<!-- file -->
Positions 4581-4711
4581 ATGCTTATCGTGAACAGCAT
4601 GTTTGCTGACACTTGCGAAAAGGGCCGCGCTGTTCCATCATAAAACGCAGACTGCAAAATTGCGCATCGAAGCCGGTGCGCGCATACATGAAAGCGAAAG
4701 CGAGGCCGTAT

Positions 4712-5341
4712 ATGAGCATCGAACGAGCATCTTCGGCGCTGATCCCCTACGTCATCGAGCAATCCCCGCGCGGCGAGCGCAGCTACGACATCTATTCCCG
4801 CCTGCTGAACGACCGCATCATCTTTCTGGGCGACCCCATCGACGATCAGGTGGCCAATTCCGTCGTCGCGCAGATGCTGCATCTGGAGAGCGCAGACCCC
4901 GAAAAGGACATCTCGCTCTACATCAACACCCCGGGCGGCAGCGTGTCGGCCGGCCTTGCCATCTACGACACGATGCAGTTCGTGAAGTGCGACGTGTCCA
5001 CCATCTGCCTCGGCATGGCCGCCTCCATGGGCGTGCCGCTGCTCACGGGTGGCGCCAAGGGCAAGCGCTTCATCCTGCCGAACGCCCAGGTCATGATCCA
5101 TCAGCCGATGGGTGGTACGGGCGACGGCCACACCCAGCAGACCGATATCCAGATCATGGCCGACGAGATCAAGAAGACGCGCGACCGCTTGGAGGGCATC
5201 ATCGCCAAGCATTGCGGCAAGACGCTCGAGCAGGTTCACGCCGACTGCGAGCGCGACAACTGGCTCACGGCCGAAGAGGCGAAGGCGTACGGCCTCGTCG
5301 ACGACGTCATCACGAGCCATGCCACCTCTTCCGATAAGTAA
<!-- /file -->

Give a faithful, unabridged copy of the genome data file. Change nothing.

Positions 4581-4711
4581 ATGCTTATCGTGAACAGCAT
4601 GTTTGCTGACACTTGCGAAAAGGGCCGCGCTGTTCCATCATAAAACGCAGACTGCAAAATTGCGCATCGAAGCCGGTGCGCGCATACATGAAAGCGAAAG
4701 CGAGGCCGTAT

Positions 4712-5341
4712 ATGAGCATCGAACGAGCATCTTCGGCGCTGATCCCCTACGTCATCGAGCAATCCCCGCGCGGCGAGCGCAGCTACGACATCTATTCCCG
4801 CCTGCTGAACGACCGCATCATCTTTCTGGGCGACCCCATCGACGATCAGGTGGCCAATTCCGTCGTCGCGCAGATGCTGCATCTGGAGAGCGCAGACCCC
4901 GAAAAGGACATCTCGCTCTACATCAACACCCCGGGCGGCAGCGTGTCGGCCGGCCTTGCCATCTACGACACGATGCAGTTCGTGAAGTGCGACGTGTCCA
5001 CCATCTGCCTCGGCATGGCCGCCTCCATGGGCGTGCCGCTGCTCACGGGTGGCGCCAAGGGCAAGCGCTTCATCCTGCCGAACGCCCAGGTCATGATCCA
5101 TCAGCCGATGGGTGGTACGGGCGACGGCCACACCCAGCAGACCGATATCCAGATCATGGCCGACGAGATCAAGAAGACGCGCGACCGCTTGGAGGGCATC
5201 ATCGCCAAGCATTGCGGCAAGACGCTCGAGCAGGTTCACGCCGACTGCGAGCGCGACAACTGGCTCACGGCCGAAGAGGCGAAGGCGTACGGCCTCGTCG
5301 ACGACGTCATCACGAGCCATGCCACCTCTTCCGATAAGTAA